In other words, even though you might have a home inspection contingency, you don’t have to walk away because there’s an issue with the house. You and the seller might agree on how to cover the repairs and resolve them.

Mortgage Contingency

A mortgage contingency gives the buyer a specific period of time to secure financing. The good news is that this is a financingcontingency that can be mostly handled by doing some due diligence. First, you want to ensure that you have been preapproved for a mortgage as a buyer, not just prequalified.

The preapproval puts you far closer to actually getting the mortgage as it entails relatively lengthy paperwork upfront to make sure your finances are in order. But remember that being preapproved still doesn’t mean you qualify for a mortgage. Once you make an offer, you’ll need to do your final check with your lender.

Ideally, all the paperwork will fall into place because you’ve already gone through the majority of it in the preapproval phase. But there are still elements that can trip you up, such as if you’ve changed jobs, experienced a dip in your credit score or had another financial issue that unexpectedly makes you a less worthy candidate. It’s important to take excellent care of your finances during this phase to ensure there are no unpleasant surprises when you finalize your mortgage.

Appraisal Contingency

The appraisal contingency comes into play most often when you’re taking out a mortgage. The seller might be asking for a wild sum, and you might be all too happy to pay it, given the values in the neighborhood. But that asking price doesn’t necessarily reflect the value of the home. Lenders require an appraisal, which is a third-party look at what the home is actually worth.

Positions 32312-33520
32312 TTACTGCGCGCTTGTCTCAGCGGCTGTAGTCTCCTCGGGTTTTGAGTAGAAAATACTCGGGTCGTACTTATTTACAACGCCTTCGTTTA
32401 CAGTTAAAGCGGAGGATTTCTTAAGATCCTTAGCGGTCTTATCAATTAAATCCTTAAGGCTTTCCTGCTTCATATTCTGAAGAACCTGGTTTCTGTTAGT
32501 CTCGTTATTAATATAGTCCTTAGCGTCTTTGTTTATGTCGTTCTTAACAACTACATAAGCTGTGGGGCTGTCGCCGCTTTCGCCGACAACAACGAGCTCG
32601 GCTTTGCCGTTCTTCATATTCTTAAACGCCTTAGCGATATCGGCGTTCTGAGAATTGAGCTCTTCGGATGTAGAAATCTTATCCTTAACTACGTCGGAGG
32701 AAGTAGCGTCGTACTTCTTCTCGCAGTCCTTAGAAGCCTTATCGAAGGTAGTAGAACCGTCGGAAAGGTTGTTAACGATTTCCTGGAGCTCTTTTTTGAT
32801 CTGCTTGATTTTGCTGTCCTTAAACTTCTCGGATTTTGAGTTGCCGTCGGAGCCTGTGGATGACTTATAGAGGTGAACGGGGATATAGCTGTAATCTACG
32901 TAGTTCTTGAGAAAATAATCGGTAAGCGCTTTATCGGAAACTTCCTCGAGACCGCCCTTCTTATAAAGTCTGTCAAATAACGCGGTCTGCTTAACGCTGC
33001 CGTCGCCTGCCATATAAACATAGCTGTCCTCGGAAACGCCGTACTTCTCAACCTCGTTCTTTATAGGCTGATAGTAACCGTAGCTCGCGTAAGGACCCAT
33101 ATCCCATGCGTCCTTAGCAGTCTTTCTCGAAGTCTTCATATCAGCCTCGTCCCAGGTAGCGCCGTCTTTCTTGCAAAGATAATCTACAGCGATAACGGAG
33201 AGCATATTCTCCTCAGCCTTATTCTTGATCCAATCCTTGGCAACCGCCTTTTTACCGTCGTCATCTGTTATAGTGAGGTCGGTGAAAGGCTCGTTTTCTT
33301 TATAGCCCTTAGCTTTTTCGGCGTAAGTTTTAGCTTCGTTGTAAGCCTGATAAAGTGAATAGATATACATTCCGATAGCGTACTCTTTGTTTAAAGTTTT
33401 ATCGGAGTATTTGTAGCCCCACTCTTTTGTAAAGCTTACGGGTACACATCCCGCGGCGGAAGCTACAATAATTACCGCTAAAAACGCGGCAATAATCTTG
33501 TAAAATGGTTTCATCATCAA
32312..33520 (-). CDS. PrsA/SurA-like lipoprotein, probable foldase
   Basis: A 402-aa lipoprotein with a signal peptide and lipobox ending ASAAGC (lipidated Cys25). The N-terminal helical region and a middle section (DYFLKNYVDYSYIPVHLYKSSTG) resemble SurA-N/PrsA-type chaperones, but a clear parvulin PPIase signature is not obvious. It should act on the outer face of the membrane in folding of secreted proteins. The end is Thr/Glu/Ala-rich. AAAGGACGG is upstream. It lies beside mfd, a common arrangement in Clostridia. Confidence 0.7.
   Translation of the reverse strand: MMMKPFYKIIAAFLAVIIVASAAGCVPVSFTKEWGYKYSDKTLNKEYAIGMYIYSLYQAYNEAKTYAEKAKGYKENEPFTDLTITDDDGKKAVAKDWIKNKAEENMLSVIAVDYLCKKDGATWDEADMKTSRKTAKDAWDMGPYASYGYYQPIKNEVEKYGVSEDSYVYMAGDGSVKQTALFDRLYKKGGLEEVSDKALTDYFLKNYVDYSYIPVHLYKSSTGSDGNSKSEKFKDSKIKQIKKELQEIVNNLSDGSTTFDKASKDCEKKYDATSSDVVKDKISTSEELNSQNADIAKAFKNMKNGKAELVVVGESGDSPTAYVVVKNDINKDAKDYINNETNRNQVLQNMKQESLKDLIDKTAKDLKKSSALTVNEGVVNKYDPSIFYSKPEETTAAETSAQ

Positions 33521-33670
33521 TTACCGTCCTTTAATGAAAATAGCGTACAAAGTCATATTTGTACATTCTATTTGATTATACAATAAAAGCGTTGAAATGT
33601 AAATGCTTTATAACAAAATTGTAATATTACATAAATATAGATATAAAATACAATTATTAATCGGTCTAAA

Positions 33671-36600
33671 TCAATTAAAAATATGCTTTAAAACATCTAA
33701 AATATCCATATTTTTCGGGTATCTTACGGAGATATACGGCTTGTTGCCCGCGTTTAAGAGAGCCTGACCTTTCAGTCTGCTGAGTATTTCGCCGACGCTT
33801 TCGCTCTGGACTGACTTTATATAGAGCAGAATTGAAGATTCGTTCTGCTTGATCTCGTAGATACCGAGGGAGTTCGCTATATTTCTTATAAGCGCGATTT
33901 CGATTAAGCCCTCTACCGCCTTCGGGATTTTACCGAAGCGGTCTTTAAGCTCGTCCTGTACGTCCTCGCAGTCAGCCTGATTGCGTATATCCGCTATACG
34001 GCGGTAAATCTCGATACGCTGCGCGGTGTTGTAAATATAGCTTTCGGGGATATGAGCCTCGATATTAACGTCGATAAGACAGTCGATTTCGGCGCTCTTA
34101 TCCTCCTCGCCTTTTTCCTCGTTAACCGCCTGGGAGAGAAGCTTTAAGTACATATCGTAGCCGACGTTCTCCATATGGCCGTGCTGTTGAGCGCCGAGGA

Even though both parties agree on a sale price, the lender can’t offer you a mortgage that’s larger than what the home is appraised for. In a very overheated or rapidly changing real estate market, meeting that appraisal number can often be an issue, but that doesn’t mean you’re out of luck.

If you have the cash to pay more upfront to make up the difference between the amount of the mortgage loan and the agreed-upon purchase price, or you can renegotiate, you may be able to overcome this.

Title Contingency

Many buyers have been fooled by this tricky piece of paper. The home’s title reveals who actually owns the house and who has owned it all along the way. However, sometimes homes don’t have “clean titles.” They might have encumbrances like easement issues or a mortgage lien from the past.

Any claims against the title can make a purchase risky for buyers. The good news is that title searches should reveal those problems before closing. And even if there’s an issue that you’re able to clean up, it’s wise to get title insurance, which protectsagainst future claims.

Home Sale Contingency

This contingency is related to the buyer’s financial situation and notes that the sale will only go through if your current home sells first. While this can protect you, it’s common for sellers to reject this in a seller’s market, as the seller knows there may well be another buyer who doesn’t have this restriction.

Of course, that doesn’t mean that you have to have the cash on hand to buy the new house before you sell yours. Your lender may be able to help you with a “bridge loan” or suggest other financial strategies. Rocket Mortgage® doesn’t do bridge loans, but our friends at Rocket LoansSM may be able to help you with a personal loan.

Another way around this issue is to ask for a later-than-normal closing date, which gives you more time to sell your house. Remember that some sellers might reject your offer because of this if they want to close the sale quickly, but it might be attractive to other sellers shopping for a new home themselves or who want to finish the school year in their home, for example.

What Does A Contingency Mean When House Hunting?